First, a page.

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Put it into practice: A manager who foists a task on you without asking has "voluntold" you. "Quiet cutting" is the Machiavellian reverse of quiet quitting, where the boss reassigns you to a unfavorable or lesser job or similarly changes your title -- generally a sign you should start job-hunting. "Post-work restraint collapse" marks the end of a day's worth of bottling up your frustrations as you scream into a pillow once you get home.
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In Their Own Words
Robinhood CEO on the "fool's errand" of leadership
Tenev (Noam Galai/Getty Images)
Vlad Tenev, CEO, president and co-founder of Robinhood, who was born in Bulgaria and lived there until he was five, says he remembers his mother meticulously going through the bills, which led him to become a detail-oriented leader, who isn't too concerned with the opinion of others. "Depends on the people," says Tenev. "It's a fool's errand to try to make everyone like you."
Full Story: Axios (12/18) 
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Daily Diversion
We LOL in the US, but other countries may die laughing
(Pixabay)
In the US, we know that "lol" or "lmao" means we're laughing at something, but the message is conveyed differently in other languages -- and often connotes deadly consequences. For example, in Nigerian Pidgin, it's "lwkmd," or "laugh wan kill me die," the French use "mdr," meaning "mort de rire," or "dead with laughter," and similarly, in Mandarin, it's simply "xs" to represent "xiaosi" or "laugh to death."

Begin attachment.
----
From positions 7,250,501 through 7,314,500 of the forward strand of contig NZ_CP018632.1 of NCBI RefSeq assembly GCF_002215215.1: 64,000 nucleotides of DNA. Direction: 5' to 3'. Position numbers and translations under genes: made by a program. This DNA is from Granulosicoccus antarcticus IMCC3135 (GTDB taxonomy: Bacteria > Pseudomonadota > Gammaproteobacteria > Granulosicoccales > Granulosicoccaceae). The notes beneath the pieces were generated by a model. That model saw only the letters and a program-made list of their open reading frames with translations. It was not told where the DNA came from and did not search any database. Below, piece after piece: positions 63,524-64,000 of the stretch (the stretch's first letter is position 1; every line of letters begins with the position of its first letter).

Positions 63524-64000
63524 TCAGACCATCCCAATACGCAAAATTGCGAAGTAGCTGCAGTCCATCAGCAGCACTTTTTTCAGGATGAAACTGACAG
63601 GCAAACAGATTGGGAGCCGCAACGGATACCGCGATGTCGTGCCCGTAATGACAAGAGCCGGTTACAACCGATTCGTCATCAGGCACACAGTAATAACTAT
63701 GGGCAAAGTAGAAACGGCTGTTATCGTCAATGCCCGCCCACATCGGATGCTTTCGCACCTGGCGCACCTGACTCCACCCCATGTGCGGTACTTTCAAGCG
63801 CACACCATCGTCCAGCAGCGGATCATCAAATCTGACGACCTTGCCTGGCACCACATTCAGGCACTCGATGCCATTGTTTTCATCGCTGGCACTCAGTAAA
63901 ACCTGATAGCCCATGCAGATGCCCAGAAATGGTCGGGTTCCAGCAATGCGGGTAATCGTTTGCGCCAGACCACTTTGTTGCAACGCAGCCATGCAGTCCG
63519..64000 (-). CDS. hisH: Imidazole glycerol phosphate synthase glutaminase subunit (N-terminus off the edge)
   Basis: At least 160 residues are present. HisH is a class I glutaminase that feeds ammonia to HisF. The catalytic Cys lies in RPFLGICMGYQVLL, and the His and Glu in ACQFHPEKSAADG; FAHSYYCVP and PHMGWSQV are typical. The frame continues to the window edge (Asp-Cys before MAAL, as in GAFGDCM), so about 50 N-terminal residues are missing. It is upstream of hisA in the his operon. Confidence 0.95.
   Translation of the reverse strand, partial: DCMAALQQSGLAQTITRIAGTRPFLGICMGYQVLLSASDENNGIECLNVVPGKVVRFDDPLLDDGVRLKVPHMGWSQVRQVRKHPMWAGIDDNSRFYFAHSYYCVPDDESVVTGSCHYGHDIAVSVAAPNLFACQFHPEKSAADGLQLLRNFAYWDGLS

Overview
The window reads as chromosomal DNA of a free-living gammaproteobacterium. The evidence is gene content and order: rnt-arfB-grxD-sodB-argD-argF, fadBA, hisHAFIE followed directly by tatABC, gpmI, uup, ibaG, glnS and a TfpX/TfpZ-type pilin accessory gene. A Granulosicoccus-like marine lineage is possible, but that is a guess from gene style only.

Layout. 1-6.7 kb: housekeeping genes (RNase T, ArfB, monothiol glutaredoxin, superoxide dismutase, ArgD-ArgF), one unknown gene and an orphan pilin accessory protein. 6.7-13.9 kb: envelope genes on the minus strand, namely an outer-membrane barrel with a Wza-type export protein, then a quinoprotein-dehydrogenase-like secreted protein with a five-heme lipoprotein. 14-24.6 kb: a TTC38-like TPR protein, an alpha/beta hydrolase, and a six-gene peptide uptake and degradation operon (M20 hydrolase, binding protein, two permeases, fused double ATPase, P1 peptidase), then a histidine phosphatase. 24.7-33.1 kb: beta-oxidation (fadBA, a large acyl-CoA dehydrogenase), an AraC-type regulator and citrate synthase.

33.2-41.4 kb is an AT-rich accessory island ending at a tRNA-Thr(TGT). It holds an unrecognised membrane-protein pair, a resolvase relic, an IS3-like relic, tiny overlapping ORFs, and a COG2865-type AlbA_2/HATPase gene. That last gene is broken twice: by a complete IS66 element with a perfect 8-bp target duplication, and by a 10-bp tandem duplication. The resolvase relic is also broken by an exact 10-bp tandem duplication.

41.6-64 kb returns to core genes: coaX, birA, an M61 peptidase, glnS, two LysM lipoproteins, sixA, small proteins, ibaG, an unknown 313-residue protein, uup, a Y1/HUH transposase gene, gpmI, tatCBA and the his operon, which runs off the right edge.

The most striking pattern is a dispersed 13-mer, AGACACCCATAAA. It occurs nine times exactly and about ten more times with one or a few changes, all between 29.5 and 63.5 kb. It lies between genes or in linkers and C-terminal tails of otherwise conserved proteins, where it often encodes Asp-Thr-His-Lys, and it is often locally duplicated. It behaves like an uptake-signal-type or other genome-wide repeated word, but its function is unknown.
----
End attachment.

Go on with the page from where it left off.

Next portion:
Full Story: Rest of World (12/18) 
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SmartBreak: Question of the Day
The house in the holiday movie "Home Alone" last sold for $1.5 million in 2012, so says Zillow.com, but you can opt for the $299 Lego replica that has how many pieces?
Vote947
Vote1,715
Vote3,955
Vote8,765
About The Editor
Candace Chellew
Candace Chellew
Chellew
I've worked for several Scrooge-type bosses who were not just stingy regarding fair compensation but also with their time, mentoring and helping advance your career. One radio station boss was only concerned with a wardrobe makeover for me (I admit, I'm the jeans and t-shirt type) than she was helping me hone my skills as a news reporter and anchor. One boss in the PR department at a Georgia university was a relentless seat-checker and made the Grinch seem happy-go-lucky. There were other micromanagers and one TV station boss who told me I was lucky to have a job (I quit two weeks later because I was inundated with job offers).

This makes it so refreshing when you finally hit upon a George Bailey-type boss who is generous with their time and wisdom and genuinely concerned with how they can help you advance your career.

All the Scrooge bosses drove away their best talent, while the George Bailey bosses drew top talent toward them. Which kind of boss do you prefer? Which type of boss do you aspire to be?

If this newsletter helps you, please tell your colleagues, friends or anyone who can benefit. Forward them this email, or send this link.

What topics do you see in your daily work that I should know about? Do you have praise? Criticism? Drop me a note. And don't forget to send me photos of your pets, your office and where you spend your time off.
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One does not get better but different and older and that is always a pleasure.
Gertrude Stein,
writer, poet